Other health care providers from private clinics could also offer blood tests, either at a discount or free of charge.
The government also needs to speed up the pace of its investigation into the cause of the lead contamination.
Sophy Tam, Ma On Shan
Garlic remedy is an old wives' tale
I refer to the letter by Nick Anderson ("Worse things to worry about than lead", August 10).
His comments on smartphones, "high electromagnetic field", lead and garlic are erroneous and misleading.
The amount of irradiation from the low intensity of microwave from a modern cellphone is probably harmless.
Lead, once entered the body, is accumulated and can only be partially removed by chelating method.
His mention of the use of garlic is no more than an old wives' tale.
Felix Shin MD, Kowloon City
Staff keep repeating clerical errors
I refer to the letter by Yoyo Chan ("Work to ensure safety of food plants", August 4).
Some people struggle to understand why products made on the mainland are inferior to what is sold here, which are mostly made overseas (for example, milk formula and electrical appliances).
Many mainland workers have quite long commutes, often by bicycle, and may struggle to concentrate after a 30-minute ride to work. Also, educational standards are still not high among the public so mistakes are frequent.
In our Shenzhen factory I see the same clerical mistakes being repeated every day. And I get confusing messages.
I try to correct these errors over the phone and in emails, but they keep cropping up. Until there is an improvement, mainlanders will keep shopping here.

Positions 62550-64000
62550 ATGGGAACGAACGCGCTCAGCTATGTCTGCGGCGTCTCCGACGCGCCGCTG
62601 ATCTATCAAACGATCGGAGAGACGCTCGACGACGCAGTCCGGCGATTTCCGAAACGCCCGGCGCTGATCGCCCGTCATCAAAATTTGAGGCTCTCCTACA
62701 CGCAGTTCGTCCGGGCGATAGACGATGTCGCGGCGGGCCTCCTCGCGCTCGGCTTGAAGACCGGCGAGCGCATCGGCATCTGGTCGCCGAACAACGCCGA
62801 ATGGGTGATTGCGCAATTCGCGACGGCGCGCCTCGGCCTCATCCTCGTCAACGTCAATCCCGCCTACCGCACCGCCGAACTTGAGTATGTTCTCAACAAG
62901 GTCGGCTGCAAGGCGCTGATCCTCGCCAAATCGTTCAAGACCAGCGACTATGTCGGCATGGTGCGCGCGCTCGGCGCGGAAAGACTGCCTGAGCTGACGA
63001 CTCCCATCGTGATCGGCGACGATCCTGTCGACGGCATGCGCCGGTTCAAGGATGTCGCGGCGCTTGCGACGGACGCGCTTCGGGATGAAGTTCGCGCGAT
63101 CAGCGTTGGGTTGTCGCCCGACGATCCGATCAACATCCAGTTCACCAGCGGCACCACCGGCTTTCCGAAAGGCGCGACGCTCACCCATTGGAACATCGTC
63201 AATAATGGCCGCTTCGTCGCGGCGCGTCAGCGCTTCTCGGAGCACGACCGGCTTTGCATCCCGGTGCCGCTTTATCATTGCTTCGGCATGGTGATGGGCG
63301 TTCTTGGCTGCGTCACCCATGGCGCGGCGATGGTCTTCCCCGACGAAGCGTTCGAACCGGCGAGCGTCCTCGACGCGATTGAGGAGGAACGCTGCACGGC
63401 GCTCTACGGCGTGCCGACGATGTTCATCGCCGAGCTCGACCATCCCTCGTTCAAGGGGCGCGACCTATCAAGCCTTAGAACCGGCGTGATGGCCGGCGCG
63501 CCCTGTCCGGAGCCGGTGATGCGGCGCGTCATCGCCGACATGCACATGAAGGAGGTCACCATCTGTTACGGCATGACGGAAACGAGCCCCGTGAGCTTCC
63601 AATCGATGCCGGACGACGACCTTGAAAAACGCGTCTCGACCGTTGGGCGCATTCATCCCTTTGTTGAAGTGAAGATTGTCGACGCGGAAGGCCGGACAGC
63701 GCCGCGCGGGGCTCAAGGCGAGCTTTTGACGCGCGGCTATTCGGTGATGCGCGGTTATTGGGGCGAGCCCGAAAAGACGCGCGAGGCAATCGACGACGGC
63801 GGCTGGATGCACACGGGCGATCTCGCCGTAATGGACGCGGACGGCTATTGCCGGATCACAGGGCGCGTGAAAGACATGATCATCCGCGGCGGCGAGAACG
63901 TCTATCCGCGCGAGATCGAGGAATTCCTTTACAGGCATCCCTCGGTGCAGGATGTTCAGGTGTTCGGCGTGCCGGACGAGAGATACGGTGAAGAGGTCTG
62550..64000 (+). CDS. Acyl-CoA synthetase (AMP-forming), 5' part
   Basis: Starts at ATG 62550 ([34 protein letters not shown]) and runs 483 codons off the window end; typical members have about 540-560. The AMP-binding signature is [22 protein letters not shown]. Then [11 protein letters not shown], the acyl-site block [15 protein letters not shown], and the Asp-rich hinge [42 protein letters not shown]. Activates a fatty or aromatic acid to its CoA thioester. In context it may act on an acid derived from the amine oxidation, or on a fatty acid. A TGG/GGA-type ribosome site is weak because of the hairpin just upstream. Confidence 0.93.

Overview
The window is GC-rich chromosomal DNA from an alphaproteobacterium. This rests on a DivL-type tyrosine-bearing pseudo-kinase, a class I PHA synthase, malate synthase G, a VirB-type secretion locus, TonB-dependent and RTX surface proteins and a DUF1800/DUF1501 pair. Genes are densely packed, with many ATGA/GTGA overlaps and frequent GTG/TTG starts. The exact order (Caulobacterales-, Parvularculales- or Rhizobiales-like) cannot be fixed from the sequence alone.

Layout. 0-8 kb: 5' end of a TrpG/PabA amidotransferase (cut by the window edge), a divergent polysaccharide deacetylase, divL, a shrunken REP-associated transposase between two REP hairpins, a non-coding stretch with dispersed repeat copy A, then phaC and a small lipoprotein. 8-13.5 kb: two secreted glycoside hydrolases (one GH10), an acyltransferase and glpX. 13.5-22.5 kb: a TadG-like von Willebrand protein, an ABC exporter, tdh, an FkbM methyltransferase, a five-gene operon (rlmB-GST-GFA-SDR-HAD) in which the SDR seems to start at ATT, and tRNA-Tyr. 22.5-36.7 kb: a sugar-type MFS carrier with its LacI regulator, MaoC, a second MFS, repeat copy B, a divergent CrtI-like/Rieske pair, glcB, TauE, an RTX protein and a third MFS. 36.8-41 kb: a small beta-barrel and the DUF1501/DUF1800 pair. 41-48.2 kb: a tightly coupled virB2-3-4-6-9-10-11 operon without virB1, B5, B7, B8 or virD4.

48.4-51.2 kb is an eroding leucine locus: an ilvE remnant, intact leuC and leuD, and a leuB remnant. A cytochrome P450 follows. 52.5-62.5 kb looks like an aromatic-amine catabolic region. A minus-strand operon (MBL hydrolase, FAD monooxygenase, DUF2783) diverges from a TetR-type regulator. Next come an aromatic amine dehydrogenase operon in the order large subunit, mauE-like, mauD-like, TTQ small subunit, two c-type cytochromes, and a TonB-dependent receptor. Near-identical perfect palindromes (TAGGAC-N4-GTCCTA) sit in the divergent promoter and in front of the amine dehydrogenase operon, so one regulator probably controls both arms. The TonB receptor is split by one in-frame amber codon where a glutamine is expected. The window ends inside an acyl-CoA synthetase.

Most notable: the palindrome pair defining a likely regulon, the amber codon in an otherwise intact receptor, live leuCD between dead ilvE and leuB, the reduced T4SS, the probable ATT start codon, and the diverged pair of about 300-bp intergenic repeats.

Pang Chi-ming, Fanling
Smartphones an important learning tool
Opinions are divided on whether mobile phones have a detrimental effect on young people.
I think that youngsters can gain so much from these devices as long as they do not go too far in terms of overuse and become addicted.
Some parents take the attitude that a smartphone will be too much of a distraction from their children's studies.
They may, in extreme cases, ban them or impose restrictions. But, used properly, they can be an invaluable learning tool.
The fact is that there are subjects children will struggle to understand and new technology can help them.
Also, they can discuss what they are studying with classmates through communication apps that they will find on their smartphones.
A total ban could prove to be an obstacle to learning for students.
I think children who are academically motivated are quite capable of resisting the temptation to overuse and abuse their smartphones.
If they are faced with the temptation to misuse the smartphone and overcome that temptation, then this will be a lesson for them and they will learn from it.
Parents should certainly oversee their children's use of smartphones and offer advice when they think it is appropriate.
Xu Manfei, Kowloon Tong
Taking issue with claims about bias
In the article by James Griffiths about gender bias in science and technology ("Gender bias an issue not confined to Hong Kong", July 27), only one side in the debate is represented.
It is not even mentioned that there is a debate on gender bias in this area.
The impression is thus created that it is an established fact that the under-representation of women in science and technology is due to bias or discrimination.
However, there is considerable evidence to the contrary.
Moreover, this evidence is not difficult to find or access.
For example, the psychologists Stephen J. Ceci and Wendy M. Williams, who are well-known experts in the field, do not believe in systematic anti-woman bias in science and technology. Their work has featured on the websites of CNN, The Washington Post and The Huffington Post between April and June 2015, just one to three months after the article in the Harvard Business Review appeared, from which your reporter seems to have sourced all his information.
At least it would have been better if an alternative perspective such as that of Ceci and Williams had been included in the article.
Rafael De Clercq, Yuen Long